Recently India took some drastic decisions with regard to Chinese apps. A press release issued by the Indian Government on 29 June said that India banned 59 Chinese mobile applications to counter the threat they posed to the country’s ‘sovereignty and security’. While we do not have to go to such lengths, we do need to have our laws straightened out to protect our systems. 



Start-ups to fuel economic growth

Imagine if Sri Lanka targets 500 to 1,000 start-ups within the next one and a half years with people coming in from the west, in addition to the 200 start-ups that we now have. We can experience a whole new dimension in economic growth with very low investment cost. Envisage the transfer of knowledge to others who have not been overseas nor had the exposure or experience. It could start an entire chain reaction – we could attract our millennials across the globe to come and set up here, leveraging our safe environment. Since we are primarily non-aligned we could have a rainbow of different investors once the start-ups mature, something very relevant in the highly polarised world trade these days – China and its allies versus the rest of the world.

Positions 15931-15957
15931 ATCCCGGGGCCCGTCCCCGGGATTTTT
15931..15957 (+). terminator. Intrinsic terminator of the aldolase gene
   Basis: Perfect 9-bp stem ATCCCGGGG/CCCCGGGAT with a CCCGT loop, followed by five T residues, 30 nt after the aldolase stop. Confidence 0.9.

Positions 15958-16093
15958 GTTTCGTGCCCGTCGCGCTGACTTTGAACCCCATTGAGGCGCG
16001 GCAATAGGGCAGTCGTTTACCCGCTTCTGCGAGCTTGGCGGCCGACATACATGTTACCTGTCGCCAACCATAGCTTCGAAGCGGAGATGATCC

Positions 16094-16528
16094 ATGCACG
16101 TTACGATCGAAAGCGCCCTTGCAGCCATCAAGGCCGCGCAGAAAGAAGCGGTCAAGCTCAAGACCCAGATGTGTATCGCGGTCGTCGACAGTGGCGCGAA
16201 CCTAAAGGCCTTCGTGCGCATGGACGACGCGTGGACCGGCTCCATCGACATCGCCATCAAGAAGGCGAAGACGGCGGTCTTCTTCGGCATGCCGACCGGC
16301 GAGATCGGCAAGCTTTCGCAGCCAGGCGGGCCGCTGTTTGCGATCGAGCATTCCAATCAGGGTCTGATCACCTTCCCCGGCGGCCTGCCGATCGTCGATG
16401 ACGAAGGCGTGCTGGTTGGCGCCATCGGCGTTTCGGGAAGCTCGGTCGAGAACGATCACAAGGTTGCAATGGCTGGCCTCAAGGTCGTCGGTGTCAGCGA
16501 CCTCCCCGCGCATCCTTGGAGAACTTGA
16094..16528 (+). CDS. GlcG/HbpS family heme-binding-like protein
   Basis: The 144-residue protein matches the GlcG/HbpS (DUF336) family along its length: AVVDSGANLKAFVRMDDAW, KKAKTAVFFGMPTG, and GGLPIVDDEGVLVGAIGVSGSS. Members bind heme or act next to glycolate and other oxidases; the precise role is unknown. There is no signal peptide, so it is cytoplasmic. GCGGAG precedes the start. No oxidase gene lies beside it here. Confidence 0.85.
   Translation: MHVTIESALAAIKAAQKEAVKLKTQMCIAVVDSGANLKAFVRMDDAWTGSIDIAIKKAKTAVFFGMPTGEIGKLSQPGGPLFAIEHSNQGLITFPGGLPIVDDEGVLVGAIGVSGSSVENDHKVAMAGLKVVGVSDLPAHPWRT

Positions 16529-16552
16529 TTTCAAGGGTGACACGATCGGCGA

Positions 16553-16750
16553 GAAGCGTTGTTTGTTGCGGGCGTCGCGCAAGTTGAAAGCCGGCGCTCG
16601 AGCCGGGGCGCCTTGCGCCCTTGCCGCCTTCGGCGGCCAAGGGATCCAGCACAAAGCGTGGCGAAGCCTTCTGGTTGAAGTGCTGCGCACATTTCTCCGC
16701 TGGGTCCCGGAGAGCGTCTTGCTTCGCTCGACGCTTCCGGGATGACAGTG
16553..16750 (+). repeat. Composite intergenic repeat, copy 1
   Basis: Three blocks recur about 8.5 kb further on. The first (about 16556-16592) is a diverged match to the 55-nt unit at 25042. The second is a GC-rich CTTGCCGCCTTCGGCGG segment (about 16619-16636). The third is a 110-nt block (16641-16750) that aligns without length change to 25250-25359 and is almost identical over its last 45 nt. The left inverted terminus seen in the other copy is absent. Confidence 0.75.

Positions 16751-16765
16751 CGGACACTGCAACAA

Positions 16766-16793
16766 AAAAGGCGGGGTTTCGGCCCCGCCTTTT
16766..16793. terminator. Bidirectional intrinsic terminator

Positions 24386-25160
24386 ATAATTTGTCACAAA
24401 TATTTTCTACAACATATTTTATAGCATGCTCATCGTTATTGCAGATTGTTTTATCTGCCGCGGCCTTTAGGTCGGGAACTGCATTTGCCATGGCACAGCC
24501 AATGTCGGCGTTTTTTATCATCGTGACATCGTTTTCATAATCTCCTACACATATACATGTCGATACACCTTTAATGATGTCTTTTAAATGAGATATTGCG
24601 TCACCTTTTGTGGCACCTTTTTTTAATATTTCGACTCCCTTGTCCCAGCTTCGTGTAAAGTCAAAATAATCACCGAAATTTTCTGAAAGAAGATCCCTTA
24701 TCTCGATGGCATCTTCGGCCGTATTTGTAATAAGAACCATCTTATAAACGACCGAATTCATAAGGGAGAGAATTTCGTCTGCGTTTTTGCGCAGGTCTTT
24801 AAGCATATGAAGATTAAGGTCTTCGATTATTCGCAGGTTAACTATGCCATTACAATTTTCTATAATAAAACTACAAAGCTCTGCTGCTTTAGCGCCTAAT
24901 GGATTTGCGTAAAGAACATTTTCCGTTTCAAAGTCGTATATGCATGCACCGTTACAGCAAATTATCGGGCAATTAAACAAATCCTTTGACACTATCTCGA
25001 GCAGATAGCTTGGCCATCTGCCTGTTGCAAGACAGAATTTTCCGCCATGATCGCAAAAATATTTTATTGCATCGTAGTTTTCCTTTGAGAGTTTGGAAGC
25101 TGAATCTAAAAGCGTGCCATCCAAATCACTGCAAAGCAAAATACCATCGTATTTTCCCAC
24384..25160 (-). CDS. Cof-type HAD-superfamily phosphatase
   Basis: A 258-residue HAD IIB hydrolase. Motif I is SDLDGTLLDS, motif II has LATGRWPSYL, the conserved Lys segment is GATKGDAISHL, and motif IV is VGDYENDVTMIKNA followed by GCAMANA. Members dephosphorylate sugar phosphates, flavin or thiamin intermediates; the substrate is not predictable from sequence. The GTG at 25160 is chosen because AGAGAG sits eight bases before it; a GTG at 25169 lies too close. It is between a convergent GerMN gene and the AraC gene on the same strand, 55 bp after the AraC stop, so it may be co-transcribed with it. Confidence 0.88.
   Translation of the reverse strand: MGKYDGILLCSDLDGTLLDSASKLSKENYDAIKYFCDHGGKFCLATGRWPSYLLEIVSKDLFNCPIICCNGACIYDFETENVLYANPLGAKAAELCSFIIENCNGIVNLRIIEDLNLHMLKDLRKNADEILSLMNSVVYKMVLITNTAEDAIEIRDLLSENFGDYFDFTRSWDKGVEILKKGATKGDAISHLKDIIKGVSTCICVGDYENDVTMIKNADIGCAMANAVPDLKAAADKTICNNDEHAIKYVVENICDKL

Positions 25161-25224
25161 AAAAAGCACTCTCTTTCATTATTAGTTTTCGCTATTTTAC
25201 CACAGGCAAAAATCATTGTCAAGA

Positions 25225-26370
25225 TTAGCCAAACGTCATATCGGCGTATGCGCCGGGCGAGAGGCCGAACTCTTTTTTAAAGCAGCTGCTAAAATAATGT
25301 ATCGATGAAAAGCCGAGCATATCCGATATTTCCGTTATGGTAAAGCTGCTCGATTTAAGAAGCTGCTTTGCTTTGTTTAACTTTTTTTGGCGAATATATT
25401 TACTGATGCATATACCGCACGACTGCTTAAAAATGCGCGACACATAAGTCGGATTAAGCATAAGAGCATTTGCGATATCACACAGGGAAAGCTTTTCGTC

But for now, the big question is what we can do for the Sri Lankan youth who are returning home with innovative ideas. These are individuals who can focus, think for themselves, believe in themselves, and have learnt to work hard and smart. They are capable of going for exponential growth, are persistent; can the policy makers and lawmakers give them opportunity?